Today, we launch a yearlong campaign to highlight Consortium alumni and current students who are “living the mission” of The Consortium through their activities, campaigns and personal contributions. We’ll post and share those on social media using the hashtag #CGSMLivingTheMission—and we encourage you to do the same.
These stories should also serve as examples for Consortium prospects, furthering their understanding of what we’re seeking in our members.
Examples aren’t tough to find, particularly from Consortium members attending member schools right now. They range from CGSM volunteers teaching career and financial principles to elementary school students; to a panel discussion about the “Black Lives Matter” movement; to service on the board for a community nonprofit; to fundraising campaigns for community organizations.
And while we’re calling it a yearlong campaign (it is, after all, our Golden Anniversary year), we’ll likely continue beyond 2016. It’s important to recognize the work in the community that supports the Consortium mission to “enhance diversity in business education and leadership.”
Do you have an example of how you or a Consortium colleague is “living the mission”? This message is for alumni, current students, school representatives and corporate partners: We want to see your examples. Please send text, photos or videos to email@example.com or use the hashtag #CGSMLivingTheMission when you share on Twitter or Instagram.
Cultural and Historical Programming
The CGSM class at the Simon School of Business at the University of Rochester collaborated with the university’s chapter of the National Black MBA Association to host the school’s second annual Black History Month programming in February, featuring guest speakers, African drumming, spoken word poetry and a spiritual performance.
Meanwhile, at the University of Virginia’s Darden School of Business, Consortium students worked with collaborating organizations on a panel discussion entitled “Black Lives Matter vs. All Lives Matter: What’s the Big Deal?”
Chiefly organized by Consortium member Patricia Martin (Darden ’16), panelists included a Darden professor; a community organizer and Rhodes Scholar finalist; and the Charlottesville city manager. The panel took questions from a diverse audience consisting of first- and second-year students from all backgrounds, faculty, administration, and staff.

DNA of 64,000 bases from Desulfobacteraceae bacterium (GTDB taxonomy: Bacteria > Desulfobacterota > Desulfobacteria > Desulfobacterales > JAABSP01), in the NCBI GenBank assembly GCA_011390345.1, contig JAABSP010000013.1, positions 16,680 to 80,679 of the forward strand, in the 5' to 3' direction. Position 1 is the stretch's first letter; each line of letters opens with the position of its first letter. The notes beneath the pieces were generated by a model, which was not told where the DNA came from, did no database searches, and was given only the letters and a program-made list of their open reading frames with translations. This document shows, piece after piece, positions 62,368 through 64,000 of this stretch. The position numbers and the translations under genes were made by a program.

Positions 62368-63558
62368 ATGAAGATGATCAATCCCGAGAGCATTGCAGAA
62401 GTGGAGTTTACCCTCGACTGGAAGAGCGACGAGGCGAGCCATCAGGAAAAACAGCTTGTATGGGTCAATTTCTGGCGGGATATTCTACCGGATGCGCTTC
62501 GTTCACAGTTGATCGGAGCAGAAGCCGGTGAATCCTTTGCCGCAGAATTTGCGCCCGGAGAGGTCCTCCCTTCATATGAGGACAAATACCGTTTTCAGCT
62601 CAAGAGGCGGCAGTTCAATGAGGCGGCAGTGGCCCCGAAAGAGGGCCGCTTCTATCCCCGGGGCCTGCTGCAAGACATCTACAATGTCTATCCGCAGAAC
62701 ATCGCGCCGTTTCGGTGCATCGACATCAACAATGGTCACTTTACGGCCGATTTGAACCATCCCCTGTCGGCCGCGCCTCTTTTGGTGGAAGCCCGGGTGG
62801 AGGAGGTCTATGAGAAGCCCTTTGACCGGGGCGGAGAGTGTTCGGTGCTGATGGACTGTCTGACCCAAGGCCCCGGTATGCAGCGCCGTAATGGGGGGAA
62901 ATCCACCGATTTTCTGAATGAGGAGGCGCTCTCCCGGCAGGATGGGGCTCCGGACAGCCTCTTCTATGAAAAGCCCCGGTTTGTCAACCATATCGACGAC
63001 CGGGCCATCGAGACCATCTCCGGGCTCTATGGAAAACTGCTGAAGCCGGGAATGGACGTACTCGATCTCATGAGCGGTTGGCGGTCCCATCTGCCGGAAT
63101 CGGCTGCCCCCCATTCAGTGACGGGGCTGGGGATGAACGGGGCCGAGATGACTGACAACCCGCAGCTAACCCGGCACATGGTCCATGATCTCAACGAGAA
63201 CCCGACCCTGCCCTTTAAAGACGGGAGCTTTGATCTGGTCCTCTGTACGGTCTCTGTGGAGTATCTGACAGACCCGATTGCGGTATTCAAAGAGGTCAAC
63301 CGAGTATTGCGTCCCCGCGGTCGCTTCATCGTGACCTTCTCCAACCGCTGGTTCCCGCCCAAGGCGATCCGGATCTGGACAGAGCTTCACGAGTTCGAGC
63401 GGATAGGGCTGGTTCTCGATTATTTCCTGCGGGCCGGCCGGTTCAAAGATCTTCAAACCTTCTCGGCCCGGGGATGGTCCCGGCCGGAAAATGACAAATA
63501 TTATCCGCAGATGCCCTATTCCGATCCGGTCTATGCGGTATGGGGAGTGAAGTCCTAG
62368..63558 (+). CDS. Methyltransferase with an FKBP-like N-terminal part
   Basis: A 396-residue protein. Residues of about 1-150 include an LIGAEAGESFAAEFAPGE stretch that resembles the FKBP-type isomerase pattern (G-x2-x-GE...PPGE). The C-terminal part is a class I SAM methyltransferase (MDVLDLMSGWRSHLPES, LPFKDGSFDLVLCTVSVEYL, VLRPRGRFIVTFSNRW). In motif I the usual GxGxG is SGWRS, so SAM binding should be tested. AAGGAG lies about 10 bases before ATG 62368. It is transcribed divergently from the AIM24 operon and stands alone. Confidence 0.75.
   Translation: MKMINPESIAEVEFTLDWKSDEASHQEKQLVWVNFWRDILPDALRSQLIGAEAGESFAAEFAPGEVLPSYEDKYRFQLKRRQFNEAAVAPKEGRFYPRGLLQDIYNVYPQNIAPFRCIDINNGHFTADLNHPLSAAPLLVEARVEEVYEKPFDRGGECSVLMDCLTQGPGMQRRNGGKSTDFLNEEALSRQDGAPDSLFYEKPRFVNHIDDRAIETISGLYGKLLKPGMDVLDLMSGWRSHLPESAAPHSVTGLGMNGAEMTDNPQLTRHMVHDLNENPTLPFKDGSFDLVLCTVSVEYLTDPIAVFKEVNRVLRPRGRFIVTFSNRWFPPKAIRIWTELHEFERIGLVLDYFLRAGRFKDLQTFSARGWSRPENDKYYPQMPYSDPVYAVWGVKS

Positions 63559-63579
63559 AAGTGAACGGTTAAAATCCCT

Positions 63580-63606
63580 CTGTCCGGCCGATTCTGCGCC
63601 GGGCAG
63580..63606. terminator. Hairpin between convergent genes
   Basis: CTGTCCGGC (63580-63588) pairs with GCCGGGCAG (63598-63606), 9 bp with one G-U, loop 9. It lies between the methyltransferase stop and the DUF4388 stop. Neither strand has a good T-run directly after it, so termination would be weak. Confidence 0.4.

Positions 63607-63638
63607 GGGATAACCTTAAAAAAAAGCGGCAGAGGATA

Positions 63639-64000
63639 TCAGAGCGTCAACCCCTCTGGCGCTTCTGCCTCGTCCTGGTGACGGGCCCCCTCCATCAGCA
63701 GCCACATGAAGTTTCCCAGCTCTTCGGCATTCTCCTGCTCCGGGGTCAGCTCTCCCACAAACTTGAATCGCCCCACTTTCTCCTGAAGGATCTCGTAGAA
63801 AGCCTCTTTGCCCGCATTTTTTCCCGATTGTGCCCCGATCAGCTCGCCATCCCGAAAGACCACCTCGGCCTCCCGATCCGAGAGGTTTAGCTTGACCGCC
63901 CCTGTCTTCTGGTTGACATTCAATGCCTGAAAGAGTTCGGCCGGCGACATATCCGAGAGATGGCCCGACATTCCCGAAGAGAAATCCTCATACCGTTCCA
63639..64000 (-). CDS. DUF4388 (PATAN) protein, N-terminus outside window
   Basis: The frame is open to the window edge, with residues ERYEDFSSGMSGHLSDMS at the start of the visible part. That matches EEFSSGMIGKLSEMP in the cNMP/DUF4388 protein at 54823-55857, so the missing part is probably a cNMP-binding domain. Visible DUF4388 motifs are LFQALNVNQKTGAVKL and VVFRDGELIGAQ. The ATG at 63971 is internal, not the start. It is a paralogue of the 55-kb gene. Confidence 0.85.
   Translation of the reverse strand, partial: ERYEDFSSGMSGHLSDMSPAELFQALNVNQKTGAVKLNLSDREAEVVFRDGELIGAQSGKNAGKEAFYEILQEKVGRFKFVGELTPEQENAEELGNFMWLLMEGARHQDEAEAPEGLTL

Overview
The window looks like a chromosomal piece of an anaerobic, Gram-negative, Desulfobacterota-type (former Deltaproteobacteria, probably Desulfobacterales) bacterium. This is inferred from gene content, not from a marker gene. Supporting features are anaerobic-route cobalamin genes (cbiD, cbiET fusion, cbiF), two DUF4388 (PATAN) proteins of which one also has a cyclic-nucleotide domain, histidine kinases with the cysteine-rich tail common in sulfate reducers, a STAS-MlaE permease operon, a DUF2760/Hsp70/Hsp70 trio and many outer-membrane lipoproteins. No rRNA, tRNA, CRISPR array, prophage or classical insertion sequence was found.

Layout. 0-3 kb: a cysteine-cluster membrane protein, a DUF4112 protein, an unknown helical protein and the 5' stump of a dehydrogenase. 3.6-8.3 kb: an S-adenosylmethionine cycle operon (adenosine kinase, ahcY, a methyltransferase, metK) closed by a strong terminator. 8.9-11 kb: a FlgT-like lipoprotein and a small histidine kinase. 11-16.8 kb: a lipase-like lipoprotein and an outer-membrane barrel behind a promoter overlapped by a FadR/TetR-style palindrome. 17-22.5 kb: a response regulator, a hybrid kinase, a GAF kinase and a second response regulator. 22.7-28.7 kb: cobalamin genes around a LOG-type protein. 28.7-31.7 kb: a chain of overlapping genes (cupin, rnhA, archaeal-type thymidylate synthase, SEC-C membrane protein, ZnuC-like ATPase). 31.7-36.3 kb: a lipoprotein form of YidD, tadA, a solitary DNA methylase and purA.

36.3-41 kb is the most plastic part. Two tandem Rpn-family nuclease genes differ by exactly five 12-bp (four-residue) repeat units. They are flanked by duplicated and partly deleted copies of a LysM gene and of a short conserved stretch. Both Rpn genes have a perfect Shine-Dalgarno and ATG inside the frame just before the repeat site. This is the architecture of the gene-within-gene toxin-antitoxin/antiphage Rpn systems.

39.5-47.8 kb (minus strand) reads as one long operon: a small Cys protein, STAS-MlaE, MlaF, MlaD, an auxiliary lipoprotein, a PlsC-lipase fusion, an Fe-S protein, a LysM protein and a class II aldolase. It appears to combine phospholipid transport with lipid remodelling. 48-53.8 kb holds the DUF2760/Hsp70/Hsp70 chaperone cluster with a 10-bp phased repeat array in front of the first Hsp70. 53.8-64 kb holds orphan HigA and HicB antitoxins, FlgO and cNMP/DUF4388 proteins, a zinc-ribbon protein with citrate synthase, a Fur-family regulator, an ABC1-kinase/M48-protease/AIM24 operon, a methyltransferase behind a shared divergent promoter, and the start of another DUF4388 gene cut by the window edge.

Tutoring and Mentoring
Consortium students from the School of Management at Yale University supported the Urban Improvement Corp undergraduate program. Led by undergraduates, UIC members tutor middle- and high-school students and interact directly with parents to ensure students and families are fully invested in the program. Consortium members serve as mentors and tutors to support the program.
And at the University of Southern California’s Marshall School of Business, volunteers from the Consortium community participated in a Junior Achievement job shadow program designed to encourage diverse, local high school students to develop assertive career goals and consider higher education.
“USC Marshall MBA candidates invite students from two local high schools to USC Marshall case rooms to learn about USC and potential career paths,” said the school’s description of the program. “Marshall MBA Candidates share their professional experiences with the high school students and field inquiries intended to guide local students through the college institution and program of study selection process.”
Simon’s Eyasu Jibitu (’17) spoke to the young men from a program called Leadership Academy (ninth through 12th grade) through UR BOLD (Building Outstanding Leadership & Distinction) about the importance of professionalism inside and outside of the classroom. “I shared some of my personal experiences and tried to help them understand how to be successful in school and in the workplace environment,” he said.
Many of our member schools participate in or organize “diversity week” programming. At Darden, Consortium liaisons Ngozi Ofoche (‘16) and Alex Haddock (‘16) focused on spreading awareness of The Consortium as well as other diversity issues that affect the Darden community and the corporate world.
The October event included programming by CGSM’s Tim Brookins (’17) on the “Education Inequality and the STEM Pipeline” panel with a representative from Hewlett-Packard (a CGSM partner) and an educator from the Richmond Public School system. Brookins addressed his experiences at a black student of engineering and his time working in the field before starting his MBA program.
Share Examples at #CGSMLivingTheMission
We want to hear more examples. Please tag us on social media and use the hashtag #CGSMLivingTheMission when you have examples of our community members “living the mission” of The Consortium.